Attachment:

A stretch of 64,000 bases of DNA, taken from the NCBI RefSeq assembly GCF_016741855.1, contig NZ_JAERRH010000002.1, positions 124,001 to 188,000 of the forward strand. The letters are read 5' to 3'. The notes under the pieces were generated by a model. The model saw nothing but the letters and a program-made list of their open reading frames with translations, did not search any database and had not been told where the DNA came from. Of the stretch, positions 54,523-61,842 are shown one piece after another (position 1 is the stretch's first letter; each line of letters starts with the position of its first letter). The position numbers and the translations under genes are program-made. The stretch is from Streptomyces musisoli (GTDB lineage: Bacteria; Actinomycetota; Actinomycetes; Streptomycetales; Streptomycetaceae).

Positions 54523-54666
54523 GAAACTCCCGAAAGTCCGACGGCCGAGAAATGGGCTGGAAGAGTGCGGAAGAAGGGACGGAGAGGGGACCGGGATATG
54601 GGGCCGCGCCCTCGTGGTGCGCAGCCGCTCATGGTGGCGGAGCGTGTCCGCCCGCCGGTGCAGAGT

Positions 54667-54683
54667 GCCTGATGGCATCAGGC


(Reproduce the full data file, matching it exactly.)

A stretch of 64,000 bases of DNA, taken from the NCBI RefSeq assembly GCF_016741855.1, contig NZ_JAERRH010000002.1, positions 124,001 to 188,000 of the forward strand. The letters are read 5' to 3'. The notes under the pieces were generated by a model. The model saw nothing but the letters and a program-made list of their open reading frames with translations, did not search any database and had not been told where the DNA came from. Of the stretch, positions 54,523-61,842 are shown one piece after another (position 1 is the stretch's first letter; each line of letters starts with the position of its first letter). The position numbers and the translations under genes are program-made. The stretch is from Streptomyces musisoli (GTDB lineage: Bacteria; Actinomycetota; Actinomycetes; Streptomycetales; Streptomycetaceae).

Positions 54523-54666
54523 GAAACTCCCGAAAGTCCGACGGCCGAGAAATGGGCTGGAAGAGTGCGGAAGAAGGGACGGAGAGGGGACCGGGATATG
54601 GGGCCGCGCCCTCGTGGTGCGCAGCCGCTCATGGTGGCGGAGCGTGTCCGCCCGCCGGTGCAGAGT

Positions 54667-54683
54667 GCCTGATGGCATCAGGC